If you have any questions or need clarification on what I did, please ask. I will do my best to answer with my experience. With the new bushings, the thuds I was experiencing are no longer there. I would highly recommend replacement if you want a quieter ride over bumps.

If you are wondering, the brakes installed are Power Stop K5550 (Premium) Z23 Evolution Sport Brake Upgrade Kit from RockAuto. Struts are KYB Strut-Plus part number 703089924 from CarID.

The torque specs are as follows:

Control arm to subframe - 2011-2016 - 52 ft lbs then additional 75-90 degrees. 2016-2019 - 74 ft lbs then additional 90-105 degrees.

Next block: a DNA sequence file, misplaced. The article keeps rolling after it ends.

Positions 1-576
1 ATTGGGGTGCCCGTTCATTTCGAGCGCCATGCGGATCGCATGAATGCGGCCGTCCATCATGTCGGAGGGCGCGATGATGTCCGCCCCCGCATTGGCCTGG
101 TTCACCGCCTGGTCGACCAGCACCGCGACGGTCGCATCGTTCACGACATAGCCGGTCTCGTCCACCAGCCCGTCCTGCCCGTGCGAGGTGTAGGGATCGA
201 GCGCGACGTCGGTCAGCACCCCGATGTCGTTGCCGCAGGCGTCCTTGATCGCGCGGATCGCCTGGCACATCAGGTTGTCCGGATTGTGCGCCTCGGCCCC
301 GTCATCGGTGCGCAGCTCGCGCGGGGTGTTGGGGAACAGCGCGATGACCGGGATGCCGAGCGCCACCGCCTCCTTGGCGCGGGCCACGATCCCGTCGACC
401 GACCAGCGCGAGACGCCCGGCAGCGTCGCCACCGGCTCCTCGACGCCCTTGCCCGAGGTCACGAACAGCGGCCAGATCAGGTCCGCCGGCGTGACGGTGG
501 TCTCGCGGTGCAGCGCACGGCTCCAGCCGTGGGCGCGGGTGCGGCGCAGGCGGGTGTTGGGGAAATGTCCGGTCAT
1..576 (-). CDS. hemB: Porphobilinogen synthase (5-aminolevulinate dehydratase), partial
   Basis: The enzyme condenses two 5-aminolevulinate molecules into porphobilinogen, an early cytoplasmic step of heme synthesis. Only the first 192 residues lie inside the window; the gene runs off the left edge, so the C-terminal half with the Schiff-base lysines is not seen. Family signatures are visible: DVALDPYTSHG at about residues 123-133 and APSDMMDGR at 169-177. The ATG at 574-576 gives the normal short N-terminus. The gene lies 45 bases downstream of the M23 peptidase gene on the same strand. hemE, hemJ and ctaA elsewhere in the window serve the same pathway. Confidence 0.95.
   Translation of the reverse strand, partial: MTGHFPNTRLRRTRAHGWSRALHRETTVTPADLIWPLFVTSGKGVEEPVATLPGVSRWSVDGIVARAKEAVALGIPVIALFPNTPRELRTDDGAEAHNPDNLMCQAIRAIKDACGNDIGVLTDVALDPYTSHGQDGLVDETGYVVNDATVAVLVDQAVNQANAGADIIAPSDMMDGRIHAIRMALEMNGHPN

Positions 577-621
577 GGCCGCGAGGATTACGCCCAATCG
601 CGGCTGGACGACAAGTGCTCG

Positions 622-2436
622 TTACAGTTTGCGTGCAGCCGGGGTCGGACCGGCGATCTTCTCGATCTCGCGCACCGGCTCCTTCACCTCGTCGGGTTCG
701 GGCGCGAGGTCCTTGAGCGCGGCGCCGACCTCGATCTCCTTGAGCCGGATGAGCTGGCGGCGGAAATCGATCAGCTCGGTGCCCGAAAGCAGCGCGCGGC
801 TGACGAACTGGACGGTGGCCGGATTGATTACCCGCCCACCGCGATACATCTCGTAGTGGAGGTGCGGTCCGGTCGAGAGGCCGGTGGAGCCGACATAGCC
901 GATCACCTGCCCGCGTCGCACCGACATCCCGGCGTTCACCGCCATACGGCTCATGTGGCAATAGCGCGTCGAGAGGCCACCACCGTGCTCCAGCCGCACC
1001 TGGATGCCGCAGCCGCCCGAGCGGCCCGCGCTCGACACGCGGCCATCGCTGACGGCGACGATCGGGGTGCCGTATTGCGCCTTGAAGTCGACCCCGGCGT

***I understand these are torque to yield bolts so reuse at your own risk.
Sway bar links - 48 ft lbs
Sway bar bushing bracket bolt - 16 ft lbs then additional 40 degree. There's no way to get a torque wrench on them so I got them gutentight.

2014 Cruze TD
1,008 Posts
Thanks for posting this. I've been looking at doing mine but the rear bolts look like a pain in the rear end.

On the sway bar brackets, are the bolt holes through holes or a slot?